• No yellow or red cards are given at the recreational level. If a player commits a foul in a manner that is dangerous to an opponent, referees should explain the foul committed as dangerous, and advise the player not to do so again.  If the player commits a similar foul again, referees should request that coaches substitute that player and also explain the nature of their fouls and advise them not to do so again. It is the responsibility of the coaches to ensure players learn how to play the game safely. Players can re enter the game thereafter. 

Law VII – Duration of the Game

  • While a standard soccer match (according to FIFA law) is played in 2 equal 45 minute halves, the breakdown of time for the WSA players is as follows:

2nd / 3rd grade): two 20-minute halves, totaling 40 minutes, running time. 5 minute half time break, up to 10 minutes if hot weather. 

  • The next game must start on time so the ref needs to insure games fit within the time slot.
  • If necessary, the referee should modify the match time to fit within the schedule.  The referee should inform both teams’ coaches of the decision to cut time due to a late start.

Law VIII – Start of Play (kick-off)

  • All players must be in their half of the field before the start of the game.
  • The team not kicking-off must be at least ten yards from the ball (outside the circle if there is one). 
  • The game is started on the referee’s signal, once the player kicks the ball and it moves forward or bacward into the field of play. 
  • The ball is in play as soon as it moves forward or backward, even if it moves slightly forward.  In other words, blowing the whistle does NOT mean the attacking team may approach the ball; however the ref should start their watch.  
  • The attacking and defending team must wait until the ball is kicked into the field of play. 
  • Good to know; the player who kicks-off cannot touch the ball again until another player has touched it.  The appropriate restart for this infraction is an IFK (indirect free kick) for the opponent where the foul occurred.

Law IX – Ball In and Out of Bounds 

  • The ball is out of play when it has wholly crossed the goal-line or touch-line, whether on the ground or in the air. 
  • On a throw-in, if any part of the ball passes over the touch-line, the ball is in play. In this case, the whole ball does not need to cross the touch-line completely.  

Law X – Method of Scoring 

  • A goal is scored when the whole ball has passed over the goal-line, between the goal-posts and under the cross-bar. 
  • At the rec level, most goalkeepers are still learning the game.  The referee should try to educate these young players at all times.  Let the keeper know that a goal can be scored when:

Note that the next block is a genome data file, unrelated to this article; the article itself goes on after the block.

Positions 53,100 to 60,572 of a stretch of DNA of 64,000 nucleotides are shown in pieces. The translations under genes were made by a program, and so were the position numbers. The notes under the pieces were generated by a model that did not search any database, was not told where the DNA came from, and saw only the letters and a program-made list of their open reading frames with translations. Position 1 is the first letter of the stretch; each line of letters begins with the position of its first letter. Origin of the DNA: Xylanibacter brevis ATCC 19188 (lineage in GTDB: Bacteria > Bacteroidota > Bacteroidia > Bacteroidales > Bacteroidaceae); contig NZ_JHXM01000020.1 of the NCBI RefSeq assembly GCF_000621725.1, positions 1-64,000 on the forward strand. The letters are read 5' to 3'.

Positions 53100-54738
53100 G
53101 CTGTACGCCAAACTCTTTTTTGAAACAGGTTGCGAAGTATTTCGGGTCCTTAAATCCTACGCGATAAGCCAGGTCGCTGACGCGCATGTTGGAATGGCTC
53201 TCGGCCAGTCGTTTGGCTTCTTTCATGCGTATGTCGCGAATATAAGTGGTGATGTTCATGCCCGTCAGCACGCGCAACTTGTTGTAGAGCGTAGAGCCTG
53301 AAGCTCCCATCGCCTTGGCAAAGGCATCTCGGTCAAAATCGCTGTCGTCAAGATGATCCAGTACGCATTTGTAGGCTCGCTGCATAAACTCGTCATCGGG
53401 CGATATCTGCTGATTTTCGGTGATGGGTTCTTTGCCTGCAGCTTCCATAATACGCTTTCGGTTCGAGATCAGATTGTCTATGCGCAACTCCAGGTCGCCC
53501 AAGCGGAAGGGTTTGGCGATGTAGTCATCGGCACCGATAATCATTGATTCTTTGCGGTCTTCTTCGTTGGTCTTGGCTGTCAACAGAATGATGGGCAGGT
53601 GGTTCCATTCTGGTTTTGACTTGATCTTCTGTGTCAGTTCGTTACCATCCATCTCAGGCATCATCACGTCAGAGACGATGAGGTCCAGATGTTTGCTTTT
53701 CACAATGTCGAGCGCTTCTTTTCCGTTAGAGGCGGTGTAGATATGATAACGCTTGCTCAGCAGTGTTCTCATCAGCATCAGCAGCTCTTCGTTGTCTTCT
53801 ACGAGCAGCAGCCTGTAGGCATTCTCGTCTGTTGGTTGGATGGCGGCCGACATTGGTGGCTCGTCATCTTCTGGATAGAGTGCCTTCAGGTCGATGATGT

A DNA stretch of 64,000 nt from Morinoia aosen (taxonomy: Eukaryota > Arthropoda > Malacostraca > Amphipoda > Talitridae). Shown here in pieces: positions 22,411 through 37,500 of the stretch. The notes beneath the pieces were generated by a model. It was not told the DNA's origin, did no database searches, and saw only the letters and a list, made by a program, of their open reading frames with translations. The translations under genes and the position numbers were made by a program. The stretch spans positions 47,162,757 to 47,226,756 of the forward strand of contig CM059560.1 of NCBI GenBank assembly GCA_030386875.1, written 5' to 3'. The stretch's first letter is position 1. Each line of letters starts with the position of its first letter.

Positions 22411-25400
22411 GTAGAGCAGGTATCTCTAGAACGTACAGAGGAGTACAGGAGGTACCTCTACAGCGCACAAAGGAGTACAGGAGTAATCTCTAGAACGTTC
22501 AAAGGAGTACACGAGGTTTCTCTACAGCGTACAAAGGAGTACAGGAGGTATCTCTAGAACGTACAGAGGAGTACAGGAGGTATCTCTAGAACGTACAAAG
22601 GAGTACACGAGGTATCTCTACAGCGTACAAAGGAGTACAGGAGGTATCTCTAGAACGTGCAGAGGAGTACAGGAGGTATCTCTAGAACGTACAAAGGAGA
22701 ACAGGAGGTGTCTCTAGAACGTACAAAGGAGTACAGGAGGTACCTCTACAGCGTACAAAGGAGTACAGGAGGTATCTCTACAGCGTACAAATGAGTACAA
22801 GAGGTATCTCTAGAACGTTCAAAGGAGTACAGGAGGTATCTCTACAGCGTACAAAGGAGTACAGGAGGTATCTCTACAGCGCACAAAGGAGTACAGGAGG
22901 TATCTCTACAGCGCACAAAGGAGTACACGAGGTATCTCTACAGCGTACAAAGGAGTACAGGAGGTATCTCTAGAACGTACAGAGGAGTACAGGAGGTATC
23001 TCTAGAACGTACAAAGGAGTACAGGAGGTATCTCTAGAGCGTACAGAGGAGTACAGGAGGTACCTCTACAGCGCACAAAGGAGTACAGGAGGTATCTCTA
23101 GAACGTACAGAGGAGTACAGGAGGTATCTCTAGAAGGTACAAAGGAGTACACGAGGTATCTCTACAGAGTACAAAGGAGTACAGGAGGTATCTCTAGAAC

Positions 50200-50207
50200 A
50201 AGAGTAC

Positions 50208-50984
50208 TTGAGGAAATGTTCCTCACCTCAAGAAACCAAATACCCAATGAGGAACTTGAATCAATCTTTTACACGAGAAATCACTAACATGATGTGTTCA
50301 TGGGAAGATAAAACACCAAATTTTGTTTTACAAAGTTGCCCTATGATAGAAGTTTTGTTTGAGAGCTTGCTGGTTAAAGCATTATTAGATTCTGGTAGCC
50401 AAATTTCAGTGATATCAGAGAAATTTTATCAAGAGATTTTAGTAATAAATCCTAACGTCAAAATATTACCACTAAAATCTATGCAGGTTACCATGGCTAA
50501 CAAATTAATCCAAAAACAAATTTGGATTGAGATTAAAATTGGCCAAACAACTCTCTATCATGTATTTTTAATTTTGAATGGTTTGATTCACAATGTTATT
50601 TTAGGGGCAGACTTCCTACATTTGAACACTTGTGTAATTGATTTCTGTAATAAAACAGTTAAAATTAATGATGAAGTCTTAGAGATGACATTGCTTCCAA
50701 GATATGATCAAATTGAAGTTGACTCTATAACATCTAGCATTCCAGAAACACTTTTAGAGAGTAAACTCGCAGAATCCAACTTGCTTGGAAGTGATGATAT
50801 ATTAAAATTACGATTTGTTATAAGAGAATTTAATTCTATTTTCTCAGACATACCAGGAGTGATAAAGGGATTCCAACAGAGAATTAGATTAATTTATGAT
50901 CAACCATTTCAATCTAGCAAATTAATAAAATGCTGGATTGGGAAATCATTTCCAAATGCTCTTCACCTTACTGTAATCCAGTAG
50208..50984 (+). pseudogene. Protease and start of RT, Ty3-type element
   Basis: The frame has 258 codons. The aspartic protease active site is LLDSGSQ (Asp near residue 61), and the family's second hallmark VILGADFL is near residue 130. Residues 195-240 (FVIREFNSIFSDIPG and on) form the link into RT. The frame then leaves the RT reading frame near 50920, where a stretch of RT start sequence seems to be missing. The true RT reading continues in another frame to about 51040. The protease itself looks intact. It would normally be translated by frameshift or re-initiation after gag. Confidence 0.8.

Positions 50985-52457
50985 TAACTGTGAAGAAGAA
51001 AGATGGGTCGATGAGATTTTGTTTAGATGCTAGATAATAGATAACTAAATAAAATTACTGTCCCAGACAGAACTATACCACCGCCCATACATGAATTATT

• The keeper receives the ball while within the goal (behind the goal line)”
    • The keeper steps backwards into the goal after receiving the ball.
  • There are no direct free kicks in the 2nd/ 3rd grade league, therefore all free kicks are indirect, which means a goal cannot be scored without touching another player first.  Encourage the player taking the free kick not to shoot directly on goal but rather pass or send the ball forward for teammates. 

Law XI – Off-Side

  • There is NO offsides in 2nd/3rd grade soccer.  
  • For future reference, however, to be penalized for being offside, a player must, at the moment the ball is kicked by a teammate, be in an offside position, and become involved in the play.  This can be done by interfering with an opponent or simply gaining an advantage by being offside. 
  • In order to be in an offside position a player must meet ALL the following conditions:
    • be in the opponent’s half of the field
    • be ahead of the ball
    • have less than two players between himself and the opponent’s goal-line.
  • A player in an offside position can be penalized for offside even if the ball deflects off of a defender, goalkeeper, the goal posts or crossbar (even the referee!). 
  • A player is not offside if receiving the ball directly from a:
    • goal kick 
    • throw-in 
    • corner kick

Law XII – Fouls and Misconduct

Indirect free kicks (see definition below in Law XIII) will be awarded for the following infractions/fouls.  There are NO direct free kicks (a free kick directly into the goal) in 2nd/3rd grade soccer. 

  • kicking or attempting to kick an opponent 
  • tripping an opponent 
  • jumping at an opponent 
  • striking or pushing an opponent 
  • holding 
  • spitting
  • slide tackling from behind
  • slide tackling without making direct contact with the ball and interfering with the opponent.
  • handling (with hands) the ball deliberately (field players)
    • Note: Not all hand balls are fouls. The referee determines if the ball played the hand or if the hand played the ball. There is no foul if the ball played the hand. Again, this is “in the opinion of the referee.”
    • Good to know: At the rec level, if a player is shielding him/herself from the ball and it hits their hands, this should not be considered a “handball”.

Other fouls that should result in an indirect free kick:

  • playing dangerously (on the ground) 
  • obstruction (impedes the progress of an opponent)
  • prevents the goalkeeper from releasing the ball / running in front of the goalkeeper when they are trying to release the ball